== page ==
White House Claims Schools Reopened ‘In Spite of Republicans.’ Here Are Several Videos Of Democrats Defending Closed Schools
White House Press Secretary Karine Jean-Pierre speaks during the daily press briefing in the Brady Press Briefing Room of the White House in Washington, DC, August 5, 2022.
SAUL LOEB/AFP via Getty Images

White House Press Secretary Karine Jean-Pierre raised eyebrows Thursday by suggesting that Republicans prevented schools from reopening sooner amid the rollback of government lockdowns.

When a reporter questioned Jean-Pierre about dismal test results on the National Assessment of Educational Progress — which showed average scores for nine-year-olds declining five points in reading and seven points in mathematics — she lauded President Joe Biden for purportedly spearheading a return to in-person instruction.

“Not too long ago when this President walked into this administration: how mismanaged the pandemic — the response to the pandemic was; how 47 percent of schools were — in less than six months, our schools went from 40 per- — 46 percent to — open — to nearly all of them being open to full time,” she said.

“That was the work of this President. And that was the work of Democrats, in spite of Republicans not voting for the American Rescue Plan,” she explained, referring to $130 billion in funding for schools greenlit by the $1.9 trillion legislation. “Every Republican in Congress voted against that money. That is the reality. We had to do this on our own.”

In response, independent journalist Tom Elliott compiled a thread of nearly two dozen union officials, lawmakers, and other members of the Democratic Party advocating for a delay to normal instruction. Virtual learning contributed to declines in enrollment, a rise in violent behavior, and poor mental health among students, among other issues.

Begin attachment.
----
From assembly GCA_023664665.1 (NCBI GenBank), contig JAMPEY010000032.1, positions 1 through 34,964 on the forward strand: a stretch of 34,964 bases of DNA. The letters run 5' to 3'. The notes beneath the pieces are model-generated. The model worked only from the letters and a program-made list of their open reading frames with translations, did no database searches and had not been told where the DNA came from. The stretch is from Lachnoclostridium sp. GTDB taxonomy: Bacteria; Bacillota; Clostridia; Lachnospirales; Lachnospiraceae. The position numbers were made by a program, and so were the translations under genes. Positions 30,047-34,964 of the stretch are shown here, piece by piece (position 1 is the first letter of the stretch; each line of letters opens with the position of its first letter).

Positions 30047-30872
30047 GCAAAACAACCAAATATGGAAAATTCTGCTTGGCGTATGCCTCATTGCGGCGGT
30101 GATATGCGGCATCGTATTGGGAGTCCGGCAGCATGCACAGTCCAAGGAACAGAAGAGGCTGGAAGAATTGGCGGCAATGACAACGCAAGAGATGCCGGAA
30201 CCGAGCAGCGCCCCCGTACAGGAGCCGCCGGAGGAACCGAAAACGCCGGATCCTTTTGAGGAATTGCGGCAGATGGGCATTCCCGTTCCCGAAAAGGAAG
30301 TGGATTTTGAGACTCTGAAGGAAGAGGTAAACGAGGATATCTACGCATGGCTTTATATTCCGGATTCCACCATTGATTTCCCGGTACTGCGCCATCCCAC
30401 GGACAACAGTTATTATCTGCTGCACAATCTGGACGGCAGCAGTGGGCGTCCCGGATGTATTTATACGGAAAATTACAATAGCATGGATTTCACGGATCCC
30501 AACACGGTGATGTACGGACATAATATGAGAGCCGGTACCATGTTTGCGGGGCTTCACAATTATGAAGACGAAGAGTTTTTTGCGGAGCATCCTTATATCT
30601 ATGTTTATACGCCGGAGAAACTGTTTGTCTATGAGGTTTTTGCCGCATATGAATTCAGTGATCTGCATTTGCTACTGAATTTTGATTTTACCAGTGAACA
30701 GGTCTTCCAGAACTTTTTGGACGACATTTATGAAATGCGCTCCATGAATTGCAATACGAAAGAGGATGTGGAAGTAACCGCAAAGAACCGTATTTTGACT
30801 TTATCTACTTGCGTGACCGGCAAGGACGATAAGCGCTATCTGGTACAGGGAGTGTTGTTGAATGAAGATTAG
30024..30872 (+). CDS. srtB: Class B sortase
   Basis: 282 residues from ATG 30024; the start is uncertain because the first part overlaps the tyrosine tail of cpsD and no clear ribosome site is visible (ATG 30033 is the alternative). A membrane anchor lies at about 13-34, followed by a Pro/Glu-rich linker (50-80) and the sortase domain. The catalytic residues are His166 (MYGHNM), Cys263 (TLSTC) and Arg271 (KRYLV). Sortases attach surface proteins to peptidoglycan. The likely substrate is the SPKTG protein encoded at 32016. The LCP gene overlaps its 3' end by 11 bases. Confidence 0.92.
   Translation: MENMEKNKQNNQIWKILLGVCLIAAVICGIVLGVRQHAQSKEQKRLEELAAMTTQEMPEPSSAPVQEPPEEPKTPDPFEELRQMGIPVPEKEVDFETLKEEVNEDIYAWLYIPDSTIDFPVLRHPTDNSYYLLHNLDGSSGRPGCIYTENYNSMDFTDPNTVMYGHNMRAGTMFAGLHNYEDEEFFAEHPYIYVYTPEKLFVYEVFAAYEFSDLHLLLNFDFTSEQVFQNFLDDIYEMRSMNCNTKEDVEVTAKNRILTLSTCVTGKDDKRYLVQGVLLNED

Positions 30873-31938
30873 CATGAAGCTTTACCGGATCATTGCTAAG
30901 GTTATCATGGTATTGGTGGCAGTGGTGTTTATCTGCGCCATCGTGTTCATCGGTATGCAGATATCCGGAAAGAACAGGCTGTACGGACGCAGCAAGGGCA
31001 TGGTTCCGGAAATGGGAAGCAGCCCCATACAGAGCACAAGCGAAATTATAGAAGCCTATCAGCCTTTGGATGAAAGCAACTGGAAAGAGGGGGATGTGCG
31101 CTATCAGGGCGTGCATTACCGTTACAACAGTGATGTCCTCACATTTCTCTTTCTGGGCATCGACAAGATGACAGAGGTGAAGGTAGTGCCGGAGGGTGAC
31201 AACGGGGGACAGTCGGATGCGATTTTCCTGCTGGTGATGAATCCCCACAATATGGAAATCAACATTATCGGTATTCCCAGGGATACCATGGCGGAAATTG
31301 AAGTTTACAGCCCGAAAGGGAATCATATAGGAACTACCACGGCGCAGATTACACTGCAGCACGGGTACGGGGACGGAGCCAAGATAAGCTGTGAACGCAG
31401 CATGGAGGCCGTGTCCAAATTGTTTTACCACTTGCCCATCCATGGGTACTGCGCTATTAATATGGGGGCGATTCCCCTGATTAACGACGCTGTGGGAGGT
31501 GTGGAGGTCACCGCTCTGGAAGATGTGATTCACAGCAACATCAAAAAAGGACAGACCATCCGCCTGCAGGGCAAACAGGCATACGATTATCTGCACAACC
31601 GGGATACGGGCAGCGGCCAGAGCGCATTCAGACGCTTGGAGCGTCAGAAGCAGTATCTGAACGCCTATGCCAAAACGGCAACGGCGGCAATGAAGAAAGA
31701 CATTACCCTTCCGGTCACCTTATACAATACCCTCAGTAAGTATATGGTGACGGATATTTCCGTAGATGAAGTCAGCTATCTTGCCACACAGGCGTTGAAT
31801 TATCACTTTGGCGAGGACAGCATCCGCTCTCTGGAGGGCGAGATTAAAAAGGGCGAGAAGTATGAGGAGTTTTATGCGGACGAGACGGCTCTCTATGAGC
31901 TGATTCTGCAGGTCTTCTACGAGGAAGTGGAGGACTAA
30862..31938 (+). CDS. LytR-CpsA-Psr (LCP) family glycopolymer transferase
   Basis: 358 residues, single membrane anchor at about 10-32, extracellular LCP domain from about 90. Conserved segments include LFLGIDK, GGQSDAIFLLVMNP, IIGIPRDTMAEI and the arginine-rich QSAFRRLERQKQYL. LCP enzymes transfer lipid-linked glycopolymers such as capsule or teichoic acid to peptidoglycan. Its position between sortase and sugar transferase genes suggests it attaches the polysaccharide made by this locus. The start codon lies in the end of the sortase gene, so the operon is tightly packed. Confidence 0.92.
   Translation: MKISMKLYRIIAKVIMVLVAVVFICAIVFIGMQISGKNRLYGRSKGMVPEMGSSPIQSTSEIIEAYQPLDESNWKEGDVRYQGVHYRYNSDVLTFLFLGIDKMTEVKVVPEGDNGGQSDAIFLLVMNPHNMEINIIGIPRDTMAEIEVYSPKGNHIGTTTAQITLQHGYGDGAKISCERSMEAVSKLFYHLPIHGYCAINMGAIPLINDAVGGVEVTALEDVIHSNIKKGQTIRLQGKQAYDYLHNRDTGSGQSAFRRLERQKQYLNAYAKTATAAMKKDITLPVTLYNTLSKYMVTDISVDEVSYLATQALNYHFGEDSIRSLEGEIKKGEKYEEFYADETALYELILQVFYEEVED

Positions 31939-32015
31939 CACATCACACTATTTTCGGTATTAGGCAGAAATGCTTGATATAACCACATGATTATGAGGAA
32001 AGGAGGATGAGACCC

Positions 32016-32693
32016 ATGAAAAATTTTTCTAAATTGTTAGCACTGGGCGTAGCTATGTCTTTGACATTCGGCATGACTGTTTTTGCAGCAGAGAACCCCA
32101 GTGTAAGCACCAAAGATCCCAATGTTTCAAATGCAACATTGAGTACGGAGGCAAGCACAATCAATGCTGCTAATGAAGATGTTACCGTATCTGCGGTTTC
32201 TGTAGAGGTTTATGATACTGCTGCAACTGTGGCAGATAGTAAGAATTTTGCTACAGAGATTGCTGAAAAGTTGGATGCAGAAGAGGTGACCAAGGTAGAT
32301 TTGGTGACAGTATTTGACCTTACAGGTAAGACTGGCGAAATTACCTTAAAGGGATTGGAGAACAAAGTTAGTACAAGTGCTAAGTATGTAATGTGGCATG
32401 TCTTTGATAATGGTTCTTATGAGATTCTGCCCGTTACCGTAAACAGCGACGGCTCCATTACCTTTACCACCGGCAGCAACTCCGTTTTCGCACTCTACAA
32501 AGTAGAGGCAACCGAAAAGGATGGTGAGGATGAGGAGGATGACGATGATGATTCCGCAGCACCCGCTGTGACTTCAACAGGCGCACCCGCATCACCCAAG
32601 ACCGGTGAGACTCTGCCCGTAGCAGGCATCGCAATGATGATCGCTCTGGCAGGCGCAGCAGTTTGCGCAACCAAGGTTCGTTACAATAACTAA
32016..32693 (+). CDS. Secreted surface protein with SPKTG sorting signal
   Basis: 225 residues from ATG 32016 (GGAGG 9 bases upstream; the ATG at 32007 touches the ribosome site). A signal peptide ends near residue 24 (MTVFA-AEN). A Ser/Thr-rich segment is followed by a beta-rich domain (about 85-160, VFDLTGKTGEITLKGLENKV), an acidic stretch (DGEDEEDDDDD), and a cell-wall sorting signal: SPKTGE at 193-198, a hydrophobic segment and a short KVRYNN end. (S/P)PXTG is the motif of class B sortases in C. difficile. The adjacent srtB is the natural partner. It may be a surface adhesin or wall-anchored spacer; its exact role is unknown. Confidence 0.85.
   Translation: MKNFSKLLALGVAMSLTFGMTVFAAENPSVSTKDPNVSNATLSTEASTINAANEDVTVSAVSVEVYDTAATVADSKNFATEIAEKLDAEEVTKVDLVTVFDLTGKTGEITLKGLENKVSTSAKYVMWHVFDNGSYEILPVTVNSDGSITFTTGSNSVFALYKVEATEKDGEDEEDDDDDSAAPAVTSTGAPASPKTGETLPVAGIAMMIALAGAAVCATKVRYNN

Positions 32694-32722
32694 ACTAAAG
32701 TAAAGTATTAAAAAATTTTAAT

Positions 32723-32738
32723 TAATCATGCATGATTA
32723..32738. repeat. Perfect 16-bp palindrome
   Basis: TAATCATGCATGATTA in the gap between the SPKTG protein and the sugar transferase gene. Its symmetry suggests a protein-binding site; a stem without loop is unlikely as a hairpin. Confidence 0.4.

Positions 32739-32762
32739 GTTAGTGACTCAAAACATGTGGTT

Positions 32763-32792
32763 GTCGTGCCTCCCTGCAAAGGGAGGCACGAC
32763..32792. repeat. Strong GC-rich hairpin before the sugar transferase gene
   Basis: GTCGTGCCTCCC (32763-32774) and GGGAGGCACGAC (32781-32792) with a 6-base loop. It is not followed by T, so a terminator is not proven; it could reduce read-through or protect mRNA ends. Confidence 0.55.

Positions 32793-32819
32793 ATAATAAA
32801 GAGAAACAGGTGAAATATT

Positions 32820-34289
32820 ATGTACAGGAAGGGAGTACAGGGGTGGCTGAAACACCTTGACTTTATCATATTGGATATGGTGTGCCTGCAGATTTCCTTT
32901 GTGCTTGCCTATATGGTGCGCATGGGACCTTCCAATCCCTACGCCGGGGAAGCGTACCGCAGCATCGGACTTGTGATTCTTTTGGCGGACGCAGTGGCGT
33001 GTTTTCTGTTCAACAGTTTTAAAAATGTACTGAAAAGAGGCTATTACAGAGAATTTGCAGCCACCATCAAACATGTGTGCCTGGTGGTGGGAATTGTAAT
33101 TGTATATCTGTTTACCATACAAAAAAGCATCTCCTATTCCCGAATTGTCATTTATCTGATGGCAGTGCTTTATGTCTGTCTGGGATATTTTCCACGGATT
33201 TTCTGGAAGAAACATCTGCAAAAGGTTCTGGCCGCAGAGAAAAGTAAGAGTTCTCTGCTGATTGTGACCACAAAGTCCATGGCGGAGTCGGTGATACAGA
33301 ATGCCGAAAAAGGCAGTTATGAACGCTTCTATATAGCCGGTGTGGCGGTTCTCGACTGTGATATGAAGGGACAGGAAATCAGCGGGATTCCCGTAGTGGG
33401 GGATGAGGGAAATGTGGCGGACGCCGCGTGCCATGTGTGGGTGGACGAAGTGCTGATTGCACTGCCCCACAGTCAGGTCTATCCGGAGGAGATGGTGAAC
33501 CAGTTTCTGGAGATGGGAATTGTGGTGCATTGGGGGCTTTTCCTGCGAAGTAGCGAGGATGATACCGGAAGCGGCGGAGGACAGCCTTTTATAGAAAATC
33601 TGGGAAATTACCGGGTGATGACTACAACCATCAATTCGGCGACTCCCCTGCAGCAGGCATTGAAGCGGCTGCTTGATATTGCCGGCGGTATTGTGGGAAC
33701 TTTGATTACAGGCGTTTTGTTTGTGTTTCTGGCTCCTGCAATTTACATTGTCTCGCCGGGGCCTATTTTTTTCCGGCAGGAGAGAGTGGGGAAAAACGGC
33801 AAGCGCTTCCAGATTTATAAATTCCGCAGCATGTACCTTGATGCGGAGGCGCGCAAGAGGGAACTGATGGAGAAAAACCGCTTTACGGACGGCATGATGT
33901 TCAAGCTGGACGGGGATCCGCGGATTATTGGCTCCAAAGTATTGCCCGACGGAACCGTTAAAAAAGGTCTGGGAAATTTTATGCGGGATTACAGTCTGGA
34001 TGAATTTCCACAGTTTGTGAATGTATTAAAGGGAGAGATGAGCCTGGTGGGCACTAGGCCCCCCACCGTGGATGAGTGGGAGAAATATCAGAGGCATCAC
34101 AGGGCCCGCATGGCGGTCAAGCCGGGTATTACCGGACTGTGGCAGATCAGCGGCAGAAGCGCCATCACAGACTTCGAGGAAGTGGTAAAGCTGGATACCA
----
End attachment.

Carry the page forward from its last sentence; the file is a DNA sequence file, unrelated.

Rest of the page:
White House Communications Director Kate Bedingfield, for instance, responded to a question about opening schools during a February 2021 interview by pushing for “mitigation measures” such as vaccinations and social distancing.

“He’s listening to the science,” she said of the commander-in-chief, “and there are a number of important steps that we need to take to ensure that schools can open safely.”

When asked about the role of teachers unions in delaying a return to normalcy, Education Secretary Miguel Cardona said in May 2021 that “reopening schools in the middle of a pandemic is not as easy as some may think” given the quality of their ventilation systems. “It is complicated, and I tip my hat to educators who have been working really hard to try to get it done as quickly and as safely as possible.”

American Federation of Teachers President Randi Weingarten said during a July 2021 interview with MSNBC that increasing vaccination rates was necessary to “keep kids safe” and “keep our members safe” and “try to open up schools.”

In the summer of 2020, many Democratic officials were far more dogmatic about refusing to open schools — though data was beginning to find that Sweden was successfully avoiding a cancelation of normal instruction.

In July 2020, Rep. Ayanna Pressley (D-MA) said during a CNN interview that “we should not rush to reopen schools” after she was pressed by anchor Jake Tapper about the possible costs of remote learning. One month later, former Texas Democrat Rep. Beto O’Rourke condemned an executive order from Governor Greg Abbott (R-TX) that barred schools from delaying their start date and told officials to “not reopen schools.”

Many parents turned to homeschooling and private schools as their local districts continued with virtual instruction. One report from the Census Bureau found that homeschooling rates across the country grew from 5.4% to 11% between March 2020 and September 2020 alone.

More recently, teachers unions have called for more funding as labor shortages impact the education sector. However, a report from the National Center for Education Statistics indicated that the inflation-adjusted yearly expenditure per American pupil rose from $4,060 to $15,424 between 1960 and 2017, while another study from the Department of Education revealed that schools increased the number of non-teaching staff by 702% between 1950 to 2009 despite hiring 252% more teachers over the same period.

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